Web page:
Native App Cross Platform Development – Choosing an Approach
Mobile development is a highly specialised area. Today, iOS and Android devices share over 90% of the smart-device market. Both arguably offer similar features yet have different development and deployment environments. Apple provides Xcode for developing and deploying iOS apps to iTunes. iOS developers code using Objective-C or (now) Swift. Android is based on the Open Source Java Development Kit. Android developers typically develop apps in Java and deploy apps to Google Play. These approaches and environments are similar in many ways but also different and require different skillsets. The market typically demands mobile apps on both iOS and Android devices. Optimising development and maintenance costs is a significant factor and is often underestimated. Effective cross platform development has been a generic Holy Grail for decades. Modern computer languages and Web technologies have bought us closer to realising cross platform development. The objective of this article is to help you make an informed decision for selecting a Native App Cross Platform Development Approach.
Xamarin is a C# platform and toolset that developers use to write native Android, iOS, and Windows apps with native user interfaces from a shared codebase. Developers can code in C# and may code the UI in C# or XAML – an XML-based mark-up language developed by Microsoft. Xamarin provides a generic layer called Xamarin Forms that allows developers to develop apps in a generic manner that is platform independent. A Xamarin Forms app looks like and behaves like an iOS, Android or Windows app from the same codebase. Xamarin compiles C# to native code and therefore runs very fast. You get access to C#, Xamarin and NuGet libraries which provide extensive functionality. Over 1 million developers use Xamarin in more than 120 countries. Xamarin was purchased by Microsoft in March of 2016.
Microsoft Visual Studio is the recommended Xamarin development environment and is now available on Macs. Xamarin Studio is also available for Macs and is an excellent toolset similar to Visual Studio. Both development environments are highly productive and offer significant tooling including IntelliSense editing, source control, package and library management, debugging and release management. To deploy iOS apps and run the iOS simulator access to a Mac is required to host Xcode.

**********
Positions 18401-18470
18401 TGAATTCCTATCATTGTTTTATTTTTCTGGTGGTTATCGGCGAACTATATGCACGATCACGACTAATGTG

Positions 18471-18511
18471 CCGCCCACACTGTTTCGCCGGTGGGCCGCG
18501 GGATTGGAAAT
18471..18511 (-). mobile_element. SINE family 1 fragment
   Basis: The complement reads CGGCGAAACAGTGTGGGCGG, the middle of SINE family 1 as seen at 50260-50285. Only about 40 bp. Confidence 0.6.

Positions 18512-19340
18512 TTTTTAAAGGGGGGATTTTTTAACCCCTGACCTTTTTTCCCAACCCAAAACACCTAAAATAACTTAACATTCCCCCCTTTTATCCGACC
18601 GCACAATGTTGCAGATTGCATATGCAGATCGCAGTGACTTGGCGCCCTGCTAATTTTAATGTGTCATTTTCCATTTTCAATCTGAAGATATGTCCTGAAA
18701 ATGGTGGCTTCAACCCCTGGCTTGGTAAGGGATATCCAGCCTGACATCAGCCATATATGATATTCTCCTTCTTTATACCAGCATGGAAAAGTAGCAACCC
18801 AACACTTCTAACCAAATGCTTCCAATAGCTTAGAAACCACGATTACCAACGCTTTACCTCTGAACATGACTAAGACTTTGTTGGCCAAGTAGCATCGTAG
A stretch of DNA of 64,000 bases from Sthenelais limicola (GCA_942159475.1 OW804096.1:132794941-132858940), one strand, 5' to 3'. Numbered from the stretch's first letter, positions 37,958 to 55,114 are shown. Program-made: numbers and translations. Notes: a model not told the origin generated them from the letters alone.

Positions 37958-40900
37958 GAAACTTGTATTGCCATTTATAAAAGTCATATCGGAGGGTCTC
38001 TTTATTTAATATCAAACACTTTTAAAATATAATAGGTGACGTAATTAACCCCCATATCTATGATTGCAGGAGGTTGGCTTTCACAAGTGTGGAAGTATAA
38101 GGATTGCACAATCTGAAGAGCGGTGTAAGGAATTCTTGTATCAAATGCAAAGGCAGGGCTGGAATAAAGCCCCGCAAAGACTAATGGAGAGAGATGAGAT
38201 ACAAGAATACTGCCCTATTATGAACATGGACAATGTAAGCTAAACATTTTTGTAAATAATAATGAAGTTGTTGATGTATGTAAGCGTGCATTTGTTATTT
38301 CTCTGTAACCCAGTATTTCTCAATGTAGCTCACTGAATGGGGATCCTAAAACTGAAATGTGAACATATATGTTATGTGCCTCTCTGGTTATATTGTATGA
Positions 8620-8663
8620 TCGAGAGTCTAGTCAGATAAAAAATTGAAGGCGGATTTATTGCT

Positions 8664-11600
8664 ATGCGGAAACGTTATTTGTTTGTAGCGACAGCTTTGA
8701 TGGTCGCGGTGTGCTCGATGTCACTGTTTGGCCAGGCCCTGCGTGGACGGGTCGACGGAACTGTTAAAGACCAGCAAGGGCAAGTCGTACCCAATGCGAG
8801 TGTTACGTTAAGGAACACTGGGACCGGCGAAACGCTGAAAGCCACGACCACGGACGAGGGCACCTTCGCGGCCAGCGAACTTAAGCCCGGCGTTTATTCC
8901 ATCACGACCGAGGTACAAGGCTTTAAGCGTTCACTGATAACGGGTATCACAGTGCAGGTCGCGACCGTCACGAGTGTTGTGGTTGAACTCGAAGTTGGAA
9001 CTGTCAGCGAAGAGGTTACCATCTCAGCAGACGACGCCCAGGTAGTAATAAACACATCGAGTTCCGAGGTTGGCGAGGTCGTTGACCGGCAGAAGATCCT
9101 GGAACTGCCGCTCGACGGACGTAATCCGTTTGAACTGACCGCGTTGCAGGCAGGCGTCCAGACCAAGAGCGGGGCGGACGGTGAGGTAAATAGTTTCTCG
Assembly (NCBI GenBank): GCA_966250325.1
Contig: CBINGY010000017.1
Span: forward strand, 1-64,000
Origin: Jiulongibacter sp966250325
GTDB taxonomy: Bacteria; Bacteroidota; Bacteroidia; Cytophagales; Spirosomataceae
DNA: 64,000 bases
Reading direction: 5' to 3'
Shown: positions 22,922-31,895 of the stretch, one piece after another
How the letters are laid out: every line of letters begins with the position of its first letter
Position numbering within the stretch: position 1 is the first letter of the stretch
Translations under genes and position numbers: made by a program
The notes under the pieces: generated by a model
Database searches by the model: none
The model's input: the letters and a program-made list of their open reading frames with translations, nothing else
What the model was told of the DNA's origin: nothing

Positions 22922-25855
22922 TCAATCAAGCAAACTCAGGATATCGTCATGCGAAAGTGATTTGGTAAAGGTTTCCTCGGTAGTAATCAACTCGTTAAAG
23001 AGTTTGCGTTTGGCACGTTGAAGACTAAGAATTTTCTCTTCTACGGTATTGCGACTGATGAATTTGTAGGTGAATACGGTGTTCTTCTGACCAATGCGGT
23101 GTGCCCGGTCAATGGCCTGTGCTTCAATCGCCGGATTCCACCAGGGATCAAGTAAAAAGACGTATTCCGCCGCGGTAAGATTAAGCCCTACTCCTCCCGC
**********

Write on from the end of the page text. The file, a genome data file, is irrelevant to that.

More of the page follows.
Here is a summary of some important features you should consider.
|XAML UI mark-up option||Angular 2 data binding and connectivity|
|Xamarin Forms for generic development||Web based generic development|
|Native compiled apps||Native apps running on JVM|
|Native UI controls||Web Controls|
|Code sharing 90%||Code sharing 90%|
|Visual Studio – a powerful environment||Open development environment|
|Web Integration support available||Web Integration is inherent with Angular|
|Backed by Microsoft, freely available||Open Source, backed by Progress|
|Established with a large user base||New with a smaller user base|
|Extensive support groups||Emerging support groups|
So which way do you go?
Consider NativeScript if:
- You want to reuse code between your web projects and mobile projects
- You have investments in web technologies
- You are comfortable writing TypeScript
- You are invested in Angular 2 or moving to Angular 2
- You prefer Open Source collaboration
- You want to use 3rd party open source components
Consider Xamarin if:
- You have developers familiar with C#
- Your skill base is C# and would rather not retrain in Web technologies
- You have no investment in Angular and no plans to do so
- You prefer NuGet as your package manager of choice
- You are invested in Visual Studio
- You don’t like command line, and would rather do things visually
- Extensive support from Microsoft and the community
Both technologies are very good and well supported. For me the decision to which way to go should be based on the technologies and skillsets you currently have and where you are headed. If you are invested in Microsoft technology and happy then Xamarin could be the right choice. On the other hand, if you are invested in Web technologies then NativeScript could be the right choice.